April 14, 2011
Thank you for the info. With the possible exception of the U.S. Govt., I believe that by the early 1930’s domestic manufacturers of ammunition had switched to non corrosive priming. Remington had introduced their "Kleanbore" priming a bit earlier in 1925.
The SHBP (Solid Head Button Pocket) cases used on cartridges generating less than 25,000 psi** were changed to the current solid head cases by the early 1950’s. Since most sporting cartridges like the .30-30, .30-06, etc. developed higher pressures, the cases were always of the solid head type.
Thank you for the info on your Rem-Umc cases. Just goes to show that different lots of brass = different results. I have one box of Rem-Umc .30-30 ammunition that dates to the late 1920’s and the case necks show signs of having been annealed which would indicate that they wanted to be sure of cartridge longevity ……….
April 23, 2012
for info and pics, Always interesting posts
I am surprised that balloon heads in 32 -20 , 38 -40 , and 44-40 were manufactured till the early 50’s Im assuming that the HV offerings,advertised decades earlier, in these Cals. were stronger solid head , or surely there would be problems with case head separations ?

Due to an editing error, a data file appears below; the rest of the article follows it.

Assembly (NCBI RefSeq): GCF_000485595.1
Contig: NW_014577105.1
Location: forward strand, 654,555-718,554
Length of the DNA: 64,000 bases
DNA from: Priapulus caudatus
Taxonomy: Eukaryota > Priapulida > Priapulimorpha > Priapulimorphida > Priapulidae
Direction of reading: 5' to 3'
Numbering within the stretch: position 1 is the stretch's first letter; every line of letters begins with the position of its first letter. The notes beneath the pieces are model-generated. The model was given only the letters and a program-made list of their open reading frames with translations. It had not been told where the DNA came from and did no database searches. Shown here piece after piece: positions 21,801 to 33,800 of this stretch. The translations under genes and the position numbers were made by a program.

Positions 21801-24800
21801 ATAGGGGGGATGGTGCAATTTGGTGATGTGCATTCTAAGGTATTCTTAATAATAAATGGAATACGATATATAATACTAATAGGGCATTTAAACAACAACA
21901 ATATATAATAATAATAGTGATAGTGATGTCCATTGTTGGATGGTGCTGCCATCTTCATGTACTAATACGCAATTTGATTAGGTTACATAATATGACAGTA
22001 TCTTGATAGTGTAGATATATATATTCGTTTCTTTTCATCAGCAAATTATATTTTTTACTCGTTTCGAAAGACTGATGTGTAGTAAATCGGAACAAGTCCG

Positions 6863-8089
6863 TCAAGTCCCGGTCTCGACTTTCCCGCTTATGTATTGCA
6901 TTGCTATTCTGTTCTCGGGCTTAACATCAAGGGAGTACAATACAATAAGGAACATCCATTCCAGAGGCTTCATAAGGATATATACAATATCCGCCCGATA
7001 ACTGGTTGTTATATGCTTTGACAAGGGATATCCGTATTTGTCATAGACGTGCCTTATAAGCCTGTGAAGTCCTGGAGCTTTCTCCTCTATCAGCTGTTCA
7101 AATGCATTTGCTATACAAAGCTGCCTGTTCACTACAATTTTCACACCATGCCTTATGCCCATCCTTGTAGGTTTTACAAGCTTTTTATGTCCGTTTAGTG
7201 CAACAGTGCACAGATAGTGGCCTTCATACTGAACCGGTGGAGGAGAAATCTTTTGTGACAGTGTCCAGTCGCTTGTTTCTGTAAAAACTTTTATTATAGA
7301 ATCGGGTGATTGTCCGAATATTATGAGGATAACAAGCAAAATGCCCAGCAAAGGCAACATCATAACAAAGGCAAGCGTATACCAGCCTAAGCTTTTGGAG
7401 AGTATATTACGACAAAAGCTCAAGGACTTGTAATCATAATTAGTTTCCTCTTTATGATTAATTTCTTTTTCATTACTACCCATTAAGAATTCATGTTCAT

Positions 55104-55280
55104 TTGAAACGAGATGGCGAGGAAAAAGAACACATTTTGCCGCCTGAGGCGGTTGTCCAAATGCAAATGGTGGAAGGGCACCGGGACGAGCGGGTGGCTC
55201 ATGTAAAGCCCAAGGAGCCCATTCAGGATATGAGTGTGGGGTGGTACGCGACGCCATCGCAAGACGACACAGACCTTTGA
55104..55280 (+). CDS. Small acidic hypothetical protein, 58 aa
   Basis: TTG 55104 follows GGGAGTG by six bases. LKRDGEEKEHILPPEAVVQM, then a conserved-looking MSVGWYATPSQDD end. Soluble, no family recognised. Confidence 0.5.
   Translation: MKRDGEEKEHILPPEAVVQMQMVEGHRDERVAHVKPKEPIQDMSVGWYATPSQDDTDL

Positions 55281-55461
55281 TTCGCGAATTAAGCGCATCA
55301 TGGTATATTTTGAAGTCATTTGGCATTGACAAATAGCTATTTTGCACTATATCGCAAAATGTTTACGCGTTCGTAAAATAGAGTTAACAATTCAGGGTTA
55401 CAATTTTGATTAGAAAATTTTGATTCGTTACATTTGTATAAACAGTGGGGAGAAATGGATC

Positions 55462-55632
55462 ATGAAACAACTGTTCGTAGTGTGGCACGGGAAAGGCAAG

December 30, 2011
With the sticker over the label I’m guessing this would be what an early REM-UMC non-corrosive priming box would look like? I’ve had this one awhile.
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April 14, 2011
The cartridges headstamped with W.H.V. (Win) and H.V. (Rem.) that I have dissected used the SHBP cases. These were solid head cases of the balloon type (1 piece construction) . The early type of balloon head cases were folded (2 piece construction) and were weaker.
Thank you for the pic. Very interesting. They likely had boxes in stock when they started using the new "Kleanbore" primers so used a sticky label until new boxes were made with "Kleanbore" printed on them.
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